The United States and the United Nations (UN) are sending experts to Bangladesh to assess the impact and potential clean up of a serious oil spill that threatens the Sundarbans, a globally important mangrove ecosystem and home to endangered river dolphins.
Nearly 350,000 liters of oil spilled into the world's largest mangrove forest on 9 December, after a tanker carrying furnace oil collided with another vessel. The spill occurred within the Chadpai Wildlife Sanctuary, part of the 140,000 hectare Sundarbans – a mangrove-rich UNESCO World Heritage site known for its exceptional biodiversity.
Bangladesh’s “government was totally unprepared for this,” says Brian D. Smith, director of The Wildlife Conservation Society’s Asian Freshwater and Coastal Cetacean Program. “There were some real jurisdiction problems… It wasn't clear who was in charge.”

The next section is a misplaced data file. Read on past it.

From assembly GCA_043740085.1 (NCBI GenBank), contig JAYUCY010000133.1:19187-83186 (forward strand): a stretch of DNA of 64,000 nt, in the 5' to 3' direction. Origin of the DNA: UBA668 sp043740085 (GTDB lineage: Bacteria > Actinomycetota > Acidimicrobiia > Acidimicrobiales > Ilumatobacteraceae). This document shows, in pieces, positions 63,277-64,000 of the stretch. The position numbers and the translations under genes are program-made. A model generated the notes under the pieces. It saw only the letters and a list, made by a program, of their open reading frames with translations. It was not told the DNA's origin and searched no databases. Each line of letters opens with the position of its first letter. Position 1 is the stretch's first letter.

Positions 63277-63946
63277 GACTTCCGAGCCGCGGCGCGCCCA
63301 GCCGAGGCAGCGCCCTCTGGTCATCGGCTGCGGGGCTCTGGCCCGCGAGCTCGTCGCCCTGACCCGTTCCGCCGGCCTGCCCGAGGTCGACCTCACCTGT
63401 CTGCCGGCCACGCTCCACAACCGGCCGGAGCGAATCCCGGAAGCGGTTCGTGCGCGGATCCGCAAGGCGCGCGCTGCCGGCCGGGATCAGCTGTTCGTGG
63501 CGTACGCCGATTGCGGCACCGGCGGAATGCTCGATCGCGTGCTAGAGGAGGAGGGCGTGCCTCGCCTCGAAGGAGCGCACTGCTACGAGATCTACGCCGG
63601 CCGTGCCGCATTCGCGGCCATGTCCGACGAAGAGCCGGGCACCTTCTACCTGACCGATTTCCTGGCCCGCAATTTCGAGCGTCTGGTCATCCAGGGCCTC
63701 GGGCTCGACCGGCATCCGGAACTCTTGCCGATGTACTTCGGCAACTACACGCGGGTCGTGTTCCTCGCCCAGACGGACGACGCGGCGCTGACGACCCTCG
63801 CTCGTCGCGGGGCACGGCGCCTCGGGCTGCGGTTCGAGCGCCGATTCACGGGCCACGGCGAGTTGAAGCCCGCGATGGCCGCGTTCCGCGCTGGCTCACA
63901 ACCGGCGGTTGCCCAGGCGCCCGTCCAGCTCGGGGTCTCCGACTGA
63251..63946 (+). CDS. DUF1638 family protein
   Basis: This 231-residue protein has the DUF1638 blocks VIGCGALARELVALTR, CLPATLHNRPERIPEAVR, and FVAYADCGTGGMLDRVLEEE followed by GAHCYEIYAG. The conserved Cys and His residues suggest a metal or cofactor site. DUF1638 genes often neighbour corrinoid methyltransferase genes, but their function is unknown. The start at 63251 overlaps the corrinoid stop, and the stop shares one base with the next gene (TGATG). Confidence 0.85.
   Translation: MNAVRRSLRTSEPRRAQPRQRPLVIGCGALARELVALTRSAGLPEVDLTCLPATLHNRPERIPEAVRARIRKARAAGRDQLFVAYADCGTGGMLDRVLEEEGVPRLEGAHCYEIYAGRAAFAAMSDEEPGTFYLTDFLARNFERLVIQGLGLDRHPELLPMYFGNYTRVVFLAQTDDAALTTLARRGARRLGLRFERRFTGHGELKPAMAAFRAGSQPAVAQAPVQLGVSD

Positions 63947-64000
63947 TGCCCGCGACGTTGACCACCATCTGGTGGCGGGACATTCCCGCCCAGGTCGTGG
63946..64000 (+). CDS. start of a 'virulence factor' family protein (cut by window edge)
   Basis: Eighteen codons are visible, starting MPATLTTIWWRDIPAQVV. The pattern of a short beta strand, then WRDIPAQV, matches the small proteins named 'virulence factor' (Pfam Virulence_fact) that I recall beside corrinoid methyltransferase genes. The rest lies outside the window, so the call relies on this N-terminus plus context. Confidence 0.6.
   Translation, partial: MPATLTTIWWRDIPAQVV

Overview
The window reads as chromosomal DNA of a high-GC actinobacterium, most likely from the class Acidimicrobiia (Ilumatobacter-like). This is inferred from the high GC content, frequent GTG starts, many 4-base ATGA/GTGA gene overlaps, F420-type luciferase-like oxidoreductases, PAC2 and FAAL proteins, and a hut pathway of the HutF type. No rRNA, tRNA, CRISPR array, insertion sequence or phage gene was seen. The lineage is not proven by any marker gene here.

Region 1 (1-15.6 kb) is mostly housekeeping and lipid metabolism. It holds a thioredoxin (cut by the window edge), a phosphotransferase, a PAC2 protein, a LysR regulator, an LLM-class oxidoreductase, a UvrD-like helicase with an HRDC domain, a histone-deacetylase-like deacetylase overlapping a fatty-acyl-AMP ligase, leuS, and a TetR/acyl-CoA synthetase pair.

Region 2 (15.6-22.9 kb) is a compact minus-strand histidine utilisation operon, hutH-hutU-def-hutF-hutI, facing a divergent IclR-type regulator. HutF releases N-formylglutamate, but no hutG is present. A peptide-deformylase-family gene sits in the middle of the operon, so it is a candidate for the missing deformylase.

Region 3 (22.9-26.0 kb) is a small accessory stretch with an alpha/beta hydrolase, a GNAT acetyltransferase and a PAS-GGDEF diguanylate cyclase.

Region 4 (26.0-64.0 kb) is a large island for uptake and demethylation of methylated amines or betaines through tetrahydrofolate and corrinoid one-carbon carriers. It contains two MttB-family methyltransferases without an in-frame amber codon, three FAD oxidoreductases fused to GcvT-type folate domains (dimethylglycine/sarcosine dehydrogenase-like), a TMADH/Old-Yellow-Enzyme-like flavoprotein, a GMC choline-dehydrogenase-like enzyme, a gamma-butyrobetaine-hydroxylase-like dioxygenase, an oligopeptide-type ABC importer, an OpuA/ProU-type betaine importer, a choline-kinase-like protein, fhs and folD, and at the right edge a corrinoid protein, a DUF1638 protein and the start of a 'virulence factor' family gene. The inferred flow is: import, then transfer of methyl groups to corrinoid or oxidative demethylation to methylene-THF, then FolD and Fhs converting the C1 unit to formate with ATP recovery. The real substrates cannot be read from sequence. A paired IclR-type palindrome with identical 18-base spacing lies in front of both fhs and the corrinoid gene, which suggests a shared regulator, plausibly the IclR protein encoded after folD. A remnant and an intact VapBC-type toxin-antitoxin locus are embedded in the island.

Although the waterway where the spill occurred is within the Sundarbans, which is under the remit of the Forest Department, navigation falls under the Ministry of Shipping. “Everybody kept deferring to the Ministry of Shipping, since they were the ones clearly the most in charge… but they were nowhere to be found,” says Smith.
When the tanker was finally brought onshore, only 200 liters of the heavy oil remained, according to Bangladeshi officials. “We can assume that virtually all the oil escaped into the Shela channel and spread from there” throughout the Eastern Sundarbans says Elisabeth Fahrni Mansur, Director of Training & Education for The Wildlife Conservation Society’s Bangladesh Cetacean Diversity Project in Khulna, Bangladesh. The oil’s viscosity is a double-edged sword for the environment—the heavy oil did not disperse as fast as lighter oil would, but it also means that much of the oil is being retained in the structure and woody debris of the mangrove forest.
Mangrove forests are the tropical ecosystem that is most sensitive to oil spills, according...Continue Reading »